Yes, Francis Collins is born-again with perhaps a simplistic one-cause worldview to go with that. He certainly knows what he’s doing when it comes to marketing based on genetic promises of salvation. This idea is going to be very good for a whole entrenched segment of the research business, because he’s clever enough to say that it will not just be one ‘project’ but is apparently going to have genome sequencing done on an olio of existing projects. Rationales for this sort of ‘project’ are that long-standing, or perhaps long-limping, projects will be salvaged because they can ‘inexpensively’ be added to this new effort. That’s justified because then we don’t have to collect all that valuable data over again.
But if you think about what we already know about genome sequences and their evolution, and about what’s been found with cruder data, from those very projects to be incorporated among others, a million genome sequences will not generate anything like what we usually understand the generic term ‘precision’ to mean. Cruder data? Yes, for example, the kinds of data we have on many of these ongoing studies, based on inheritance, on epidemiological risk assessment, or on other huge genomewide mapping has consistently shown that there is scant new serious information to be found by simply sequencing between mapping-marker sites. The argument that the significance level will raise when we test the actual site doesn’t mean the signal will be strong enough to change the general picture. That picture is that there simply are not major risk factors except, certainly, some rare strong ones hiding in the sequence leaf-litter of rare or functionless variants.
Of course, there will be exceptions, and they’ll be trumpeted to the news media from the mountain top. But they are exceptions, and finding them is not the same as a proper cost-benefit assessment of research priorities. If we have paid for so many mega-GWAS studies to learn something about genomic causation, then we should heed the lessons we ourselves have learned.
Secondly, the data collected or measures taken decades ago in these huge long- term studies are often no longer state of the art, and many people followed for decades are now pushing up daisies, and can’t be followed up.
Thirdly, is the fact that the epidemiological (e.g., lifestyle, environment…) data have clearly been shown largely to yield findings that get reversed by the next study down the pike. That’s the daily news that the latest study has now shown that all previous studies had it wrong: factor X isn’t a risk factor after all. Again, major single-factor causation is elusive already, so just pouring funds on detailed sequencing will mainly be finding reasons for existing programs to buy more gear to milk cows that are already drying up.
Fourth, many if not even most of the major traits whose importance has justified mega-epidemiological longterm follow up studies, have failed to find consistent risk factors to begin with. But for many of the traits, the risk (incidence) has risen faster than the typical response to artificial selection. In that case, if genomic causation were tractably simple, such strong ‘selection’ should reflect those few genes whose variants respond to the changed environmental circumstances. But these are the same traits (obesity, stature, diabetes, autism,…..) for which mapping shows that single, simple genetic causation does not obtain (and, again, that assumes that the environmental risk factors purportedly responsible are even identified, and the yes-no results just mentioned above shows otherwise).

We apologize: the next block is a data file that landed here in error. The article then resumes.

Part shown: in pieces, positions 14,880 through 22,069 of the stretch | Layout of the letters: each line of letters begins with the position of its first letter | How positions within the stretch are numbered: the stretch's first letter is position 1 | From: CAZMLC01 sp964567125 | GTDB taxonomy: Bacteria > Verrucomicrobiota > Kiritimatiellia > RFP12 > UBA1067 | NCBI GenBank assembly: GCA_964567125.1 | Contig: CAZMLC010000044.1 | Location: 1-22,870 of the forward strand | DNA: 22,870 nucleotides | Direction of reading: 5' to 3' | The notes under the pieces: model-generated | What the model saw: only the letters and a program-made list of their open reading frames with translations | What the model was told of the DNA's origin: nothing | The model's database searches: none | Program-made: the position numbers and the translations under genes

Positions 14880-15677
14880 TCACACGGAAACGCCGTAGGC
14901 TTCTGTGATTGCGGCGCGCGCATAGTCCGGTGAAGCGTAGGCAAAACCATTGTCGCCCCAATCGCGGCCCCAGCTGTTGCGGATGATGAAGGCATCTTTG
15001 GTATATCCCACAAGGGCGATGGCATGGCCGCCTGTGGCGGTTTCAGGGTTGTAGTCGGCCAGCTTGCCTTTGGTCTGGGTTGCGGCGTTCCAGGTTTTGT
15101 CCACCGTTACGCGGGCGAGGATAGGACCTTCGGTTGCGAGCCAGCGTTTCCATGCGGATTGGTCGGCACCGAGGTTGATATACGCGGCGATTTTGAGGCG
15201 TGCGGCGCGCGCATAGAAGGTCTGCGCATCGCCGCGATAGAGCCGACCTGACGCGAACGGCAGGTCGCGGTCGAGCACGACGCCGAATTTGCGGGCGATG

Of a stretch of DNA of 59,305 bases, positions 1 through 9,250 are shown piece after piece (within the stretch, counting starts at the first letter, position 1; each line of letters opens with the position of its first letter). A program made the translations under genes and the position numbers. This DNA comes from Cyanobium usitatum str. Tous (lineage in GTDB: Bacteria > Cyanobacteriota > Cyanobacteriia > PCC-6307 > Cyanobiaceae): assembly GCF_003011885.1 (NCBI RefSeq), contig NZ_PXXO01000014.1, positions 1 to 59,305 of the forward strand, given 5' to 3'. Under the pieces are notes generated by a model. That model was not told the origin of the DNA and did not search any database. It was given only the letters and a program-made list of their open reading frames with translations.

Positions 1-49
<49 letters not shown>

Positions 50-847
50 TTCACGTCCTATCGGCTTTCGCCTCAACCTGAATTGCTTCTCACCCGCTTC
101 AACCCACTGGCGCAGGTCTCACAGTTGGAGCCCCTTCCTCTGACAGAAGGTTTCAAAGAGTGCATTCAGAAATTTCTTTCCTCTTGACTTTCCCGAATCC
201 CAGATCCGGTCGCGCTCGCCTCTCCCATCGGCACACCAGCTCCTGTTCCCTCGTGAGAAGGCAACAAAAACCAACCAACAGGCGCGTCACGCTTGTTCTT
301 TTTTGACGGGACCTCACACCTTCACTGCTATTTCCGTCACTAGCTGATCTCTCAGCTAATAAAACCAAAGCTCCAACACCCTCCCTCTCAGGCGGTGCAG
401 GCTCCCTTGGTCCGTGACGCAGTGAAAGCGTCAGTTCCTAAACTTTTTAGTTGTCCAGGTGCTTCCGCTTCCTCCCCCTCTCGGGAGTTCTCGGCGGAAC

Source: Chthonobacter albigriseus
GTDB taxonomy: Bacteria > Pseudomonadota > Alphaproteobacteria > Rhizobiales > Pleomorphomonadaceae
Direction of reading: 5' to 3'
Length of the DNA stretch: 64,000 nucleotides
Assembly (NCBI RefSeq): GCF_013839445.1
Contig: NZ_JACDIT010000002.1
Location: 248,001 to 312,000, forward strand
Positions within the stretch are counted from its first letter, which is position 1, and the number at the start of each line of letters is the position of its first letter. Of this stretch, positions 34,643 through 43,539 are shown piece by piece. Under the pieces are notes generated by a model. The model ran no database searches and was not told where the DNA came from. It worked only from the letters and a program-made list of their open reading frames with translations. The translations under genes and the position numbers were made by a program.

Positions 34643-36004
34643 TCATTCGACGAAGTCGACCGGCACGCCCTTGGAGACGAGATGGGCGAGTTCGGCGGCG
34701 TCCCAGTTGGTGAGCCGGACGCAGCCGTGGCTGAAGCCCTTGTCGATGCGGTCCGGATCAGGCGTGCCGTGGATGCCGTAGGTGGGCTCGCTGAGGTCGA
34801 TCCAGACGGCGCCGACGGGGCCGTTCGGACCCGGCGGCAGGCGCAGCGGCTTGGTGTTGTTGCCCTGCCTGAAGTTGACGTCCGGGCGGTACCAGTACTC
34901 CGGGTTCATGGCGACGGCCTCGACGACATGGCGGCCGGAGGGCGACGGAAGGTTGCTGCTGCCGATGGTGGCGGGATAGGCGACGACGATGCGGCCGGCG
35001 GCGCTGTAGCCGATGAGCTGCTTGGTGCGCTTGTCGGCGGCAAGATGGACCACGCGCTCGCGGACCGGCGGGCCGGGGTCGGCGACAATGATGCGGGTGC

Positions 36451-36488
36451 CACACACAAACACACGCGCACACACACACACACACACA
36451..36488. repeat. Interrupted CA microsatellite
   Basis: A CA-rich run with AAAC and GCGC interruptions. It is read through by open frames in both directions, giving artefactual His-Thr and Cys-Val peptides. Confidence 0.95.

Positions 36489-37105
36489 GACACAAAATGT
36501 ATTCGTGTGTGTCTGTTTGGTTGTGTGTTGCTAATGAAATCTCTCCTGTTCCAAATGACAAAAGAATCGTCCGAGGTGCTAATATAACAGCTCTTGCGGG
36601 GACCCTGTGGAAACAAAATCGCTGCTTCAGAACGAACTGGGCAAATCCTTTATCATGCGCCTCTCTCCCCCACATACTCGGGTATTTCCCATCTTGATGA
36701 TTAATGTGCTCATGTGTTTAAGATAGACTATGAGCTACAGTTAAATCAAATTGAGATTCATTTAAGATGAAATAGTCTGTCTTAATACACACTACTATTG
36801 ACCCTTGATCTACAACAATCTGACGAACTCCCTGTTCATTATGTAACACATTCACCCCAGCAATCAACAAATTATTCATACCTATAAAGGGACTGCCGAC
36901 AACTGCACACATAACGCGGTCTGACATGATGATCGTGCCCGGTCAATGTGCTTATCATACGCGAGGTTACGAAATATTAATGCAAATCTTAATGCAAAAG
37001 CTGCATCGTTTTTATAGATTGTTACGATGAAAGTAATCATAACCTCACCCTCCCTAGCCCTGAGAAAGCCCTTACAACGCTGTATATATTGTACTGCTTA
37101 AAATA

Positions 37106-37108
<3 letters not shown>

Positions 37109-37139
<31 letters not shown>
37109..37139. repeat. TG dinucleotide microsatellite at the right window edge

Worse than this, what about the microbiome or the epigenome, that are supposedly so important? Genome sequencing, a convenient way to carry on just as before, simply cannot generally turn miracles in those areas, because they require other kinds of data (and, not available from current sequencing samples nor, of course, from deceased subjects even if we had stored their blood samples).
Beware, million genome project!
What has this got to do with the million genome project? An important fact is that SoMu’s are in body tissues but are not part of the constitutive (inherited) genome, as is routinely sampled from, say, a cheek swab or blood sample. The idea underlying the massive attempts at genomewide mapping of complex traits, and the new culpably wasteful ‘million genomes’ project by which NIH is about to fleece the public and ensure that even fewer researchers get grants because the money’s all been soaked up by DNA sequencing, Big Data induction labs, is that we’ll be able to predict disease precisely, from whole genome sequence, that is, from constitutive genome sequence of hordes of people. We discussed this yesterday, perhaps to excess. Increasing sample size, one might reason, will reduce measurement error and make estimates of causation and risk ‘precise’. That is in general a bogus self-promoting ploy, among other reasons because rare variants and measurement and sample errors or issues may not yield a cooperating signal-to-noise ratio.
So I think that the idea of wholesale, mindless genome sequencing will yield some results but far less than is promised and the main really predictable result, indeed precisely predictable result, is more waste thrown onto mega- labs, to keep them in business.
Anyway, we’re pretty consistent with our skepticism, nay, cynicism about such Big Data fads as mainly grabs in tight times for funding that’s too long- lasting or too big to kill, regardless of whether it’s generating anything really useful.